Leonard Schlör
    I use sound, film and performance as a means of exploring somatic representation of human relationships. My movement is deeply influenced by my study of the Alexander Technique and inspired by the dynamic, confrontational choreography of Pina Bausch. Bell hooks has grounded the theory of relationship intentionality and loving in my work. My fluid sense of home began in Boston and has continued through Pittsburgh, Germany, central Illinois.

    Dan Stranahan 
    I use studio portrait photography, combined with cyanotype or “sun” printing to create photographs that are about the attitudes college students have toward their surrounding material world. By involving peers in the sun printing process, my hope is that they will feel empowered to question and strengthen their own philosophy of objects and, in doing so, become better users and makers rather than buyers and consumers.

    Alyssa Woodward
    #takecareofyourself is an audience-driven installation that shows how different levels of balance and self control create an exploration of what is considered to be “healthy.” This installation is also a reflection for the audience to not forget to treat yourself. Treating yourself is the first step in taking care of yourself. So indulge to satisfy that sweet-tooth craving with the treats provided, and enjoy.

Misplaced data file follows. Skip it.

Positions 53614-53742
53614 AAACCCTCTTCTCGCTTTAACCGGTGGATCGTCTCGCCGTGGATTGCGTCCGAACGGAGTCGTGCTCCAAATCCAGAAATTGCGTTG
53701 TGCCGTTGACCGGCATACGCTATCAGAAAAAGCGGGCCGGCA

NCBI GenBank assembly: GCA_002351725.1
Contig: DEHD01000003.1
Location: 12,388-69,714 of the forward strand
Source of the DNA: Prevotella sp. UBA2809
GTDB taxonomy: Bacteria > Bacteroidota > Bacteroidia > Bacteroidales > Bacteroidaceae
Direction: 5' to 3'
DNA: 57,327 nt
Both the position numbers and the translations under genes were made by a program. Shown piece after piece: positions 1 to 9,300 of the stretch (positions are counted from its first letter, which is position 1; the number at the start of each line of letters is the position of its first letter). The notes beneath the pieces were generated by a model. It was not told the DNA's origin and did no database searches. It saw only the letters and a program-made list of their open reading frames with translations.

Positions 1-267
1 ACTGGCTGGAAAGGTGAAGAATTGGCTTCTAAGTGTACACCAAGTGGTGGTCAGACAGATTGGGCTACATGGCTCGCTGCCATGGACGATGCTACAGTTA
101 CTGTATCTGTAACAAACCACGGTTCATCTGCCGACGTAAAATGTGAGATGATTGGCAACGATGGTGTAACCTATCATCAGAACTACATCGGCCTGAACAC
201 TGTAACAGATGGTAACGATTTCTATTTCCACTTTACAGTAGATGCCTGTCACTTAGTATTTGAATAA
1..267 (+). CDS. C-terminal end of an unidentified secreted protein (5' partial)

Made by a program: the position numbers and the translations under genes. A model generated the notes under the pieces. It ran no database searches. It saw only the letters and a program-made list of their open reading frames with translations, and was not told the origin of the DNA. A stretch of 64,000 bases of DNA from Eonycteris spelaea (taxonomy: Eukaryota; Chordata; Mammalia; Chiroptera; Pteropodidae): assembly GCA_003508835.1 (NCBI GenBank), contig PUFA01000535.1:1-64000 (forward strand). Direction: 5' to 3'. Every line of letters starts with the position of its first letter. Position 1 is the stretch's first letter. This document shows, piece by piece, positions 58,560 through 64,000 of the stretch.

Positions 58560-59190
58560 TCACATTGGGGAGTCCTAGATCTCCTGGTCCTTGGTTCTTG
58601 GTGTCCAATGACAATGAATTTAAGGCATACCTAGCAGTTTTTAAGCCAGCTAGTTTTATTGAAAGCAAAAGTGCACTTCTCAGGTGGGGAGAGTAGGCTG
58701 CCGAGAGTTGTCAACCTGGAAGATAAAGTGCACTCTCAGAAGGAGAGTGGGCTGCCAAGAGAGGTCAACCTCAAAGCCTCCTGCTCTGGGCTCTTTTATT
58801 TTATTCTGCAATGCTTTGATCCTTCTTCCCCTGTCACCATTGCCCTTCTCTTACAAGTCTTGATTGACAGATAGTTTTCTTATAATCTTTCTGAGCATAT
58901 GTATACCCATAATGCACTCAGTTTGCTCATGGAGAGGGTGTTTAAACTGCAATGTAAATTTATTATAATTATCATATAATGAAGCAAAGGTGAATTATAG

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    Wunderkammer Catalog Cover
  • Wunderkammer

    January 24–March 26, 2015
    Nichols Gallery, Broad Center
    Curated by Ciara Ennis

    Stephanie Syjuco, Cargo Cults (Head Bundle) (2013/2014), C-print, 40 x 30 inches Studio portrait using mass-manufactured goods, purchased on credit and returned for full refund after photoshoot. Courtesy of the artist and Catharine Clark Gallery Stephanie Syjuco, Cargo Cults (Head Bundle) (2013/2014), C-print, 40 x 30 inches Studio portrait using mass-manufactured goods, purchased on credit and returned for full refund after photoshoot. Courtesy of the artist and Catharine Clark Gallery

    Joshua Callaghan, Chris Cobb, Michael Decker, José Clemente Orozco Farías, Clare Graham (MorYork), Nina Katchadourian, Alice Könitz, Elana Mann, Rachel Mayeri, Melanie Nakaue, Jenny Perlin, Steve Roden, Vivian Sming, Stephanie Syjuco, Chris Wilder, Jenny Yurshansky and First Street Gallery Art Center artists: Herb Herod, Evan Hynes, Joe Zaldivar